In 1727, coffee was said to have arrived in Brazil, the first exports date back to around 1820. At that time, Brazil was responsible for 30 percent of the world’s coffee production. However, the following years were marked by a global economic crisis, which hit the country particularly hard. Coffee prices dipped dramatically forcing the burning of 78 million coffee bags.
Brazil has been dominating the coffee market for 150 years now. As the largest coffee producer in the world, Brazil produces about one third of the world's total production. Here, coffee is usually grown on large plantations, which is unique in South and Central America.
In general, Brazil is considered the most advanced and industrialised agricultural country in the world.
Traceability is well established in Brazil – farm level information is normal practice for high-quality coffees. In the crop year 2018/19 a total of 60 million 60kg bags of green coffee were produced in Brazil. Nearly 38.5 million bags were exported and the remainder were domestically consumed.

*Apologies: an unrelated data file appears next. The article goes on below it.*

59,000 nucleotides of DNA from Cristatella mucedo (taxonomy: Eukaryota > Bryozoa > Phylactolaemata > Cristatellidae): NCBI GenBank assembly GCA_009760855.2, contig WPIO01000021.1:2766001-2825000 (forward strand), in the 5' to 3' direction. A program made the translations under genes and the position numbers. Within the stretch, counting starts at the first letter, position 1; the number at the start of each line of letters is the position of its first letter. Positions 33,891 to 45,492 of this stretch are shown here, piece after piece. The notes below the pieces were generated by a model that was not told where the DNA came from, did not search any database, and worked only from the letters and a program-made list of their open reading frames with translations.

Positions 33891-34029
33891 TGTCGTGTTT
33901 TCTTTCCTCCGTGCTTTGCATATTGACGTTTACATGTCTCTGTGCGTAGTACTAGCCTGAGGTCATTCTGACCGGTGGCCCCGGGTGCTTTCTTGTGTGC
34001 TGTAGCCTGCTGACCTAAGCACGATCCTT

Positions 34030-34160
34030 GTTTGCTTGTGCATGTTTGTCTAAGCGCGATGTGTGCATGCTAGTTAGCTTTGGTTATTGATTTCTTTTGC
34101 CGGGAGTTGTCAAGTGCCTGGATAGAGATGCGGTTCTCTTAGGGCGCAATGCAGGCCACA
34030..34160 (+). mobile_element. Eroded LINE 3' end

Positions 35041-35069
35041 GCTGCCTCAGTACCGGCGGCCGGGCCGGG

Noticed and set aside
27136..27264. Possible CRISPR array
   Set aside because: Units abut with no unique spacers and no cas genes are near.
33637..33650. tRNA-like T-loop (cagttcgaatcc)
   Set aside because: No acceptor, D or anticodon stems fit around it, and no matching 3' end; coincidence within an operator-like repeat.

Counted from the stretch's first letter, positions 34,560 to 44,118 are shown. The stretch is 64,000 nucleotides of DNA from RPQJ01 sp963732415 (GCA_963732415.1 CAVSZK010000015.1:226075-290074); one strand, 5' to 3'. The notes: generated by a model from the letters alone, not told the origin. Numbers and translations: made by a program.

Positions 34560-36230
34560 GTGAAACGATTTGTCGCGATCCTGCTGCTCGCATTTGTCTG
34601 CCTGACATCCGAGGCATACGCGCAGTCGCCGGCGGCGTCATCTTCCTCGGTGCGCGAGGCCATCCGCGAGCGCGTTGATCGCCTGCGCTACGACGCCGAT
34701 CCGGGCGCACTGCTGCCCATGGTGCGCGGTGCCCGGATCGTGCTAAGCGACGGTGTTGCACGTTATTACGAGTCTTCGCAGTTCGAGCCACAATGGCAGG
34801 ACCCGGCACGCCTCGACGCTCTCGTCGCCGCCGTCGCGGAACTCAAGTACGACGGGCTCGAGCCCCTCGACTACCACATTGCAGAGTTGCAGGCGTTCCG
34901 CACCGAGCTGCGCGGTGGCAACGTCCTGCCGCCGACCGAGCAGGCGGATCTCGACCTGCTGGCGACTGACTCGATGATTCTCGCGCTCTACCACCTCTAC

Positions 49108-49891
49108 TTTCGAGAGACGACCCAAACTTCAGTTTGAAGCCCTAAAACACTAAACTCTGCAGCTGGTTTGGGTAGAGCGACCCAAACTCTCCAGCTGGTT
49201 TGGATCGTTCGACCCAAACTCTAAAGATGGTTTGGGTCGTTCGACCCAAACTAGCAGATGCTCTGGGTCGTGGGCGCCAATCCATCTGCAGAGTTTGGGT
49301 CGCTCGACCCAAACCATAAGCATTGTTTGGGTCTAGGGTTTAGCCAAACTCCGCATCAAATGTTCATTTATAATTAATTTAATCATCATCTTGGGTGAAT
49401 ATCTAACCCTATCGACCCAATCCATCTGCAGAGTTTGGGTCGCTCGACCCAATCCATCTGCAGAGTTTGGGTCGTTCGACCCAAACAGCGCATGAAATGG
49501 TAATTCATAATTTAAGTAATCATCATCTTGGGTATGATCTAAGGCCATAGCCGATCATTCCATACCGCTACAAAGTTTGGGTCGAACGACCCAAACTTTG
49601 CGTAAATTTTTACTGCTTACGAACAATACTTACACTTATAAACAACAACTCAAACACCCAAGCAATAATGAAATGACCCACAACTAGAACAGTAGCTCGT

The most important growing regions are in the federal states of Minas Gerais, Espirito Santo and Sao Paulo. Minas Gerais, which is almost the size of France, is the largest coffee region. From the south, Sul de Minas, the growing regions are increasingly migrating to the north, where, for example, for many years the Cerrado region has stood for high quality green coffees.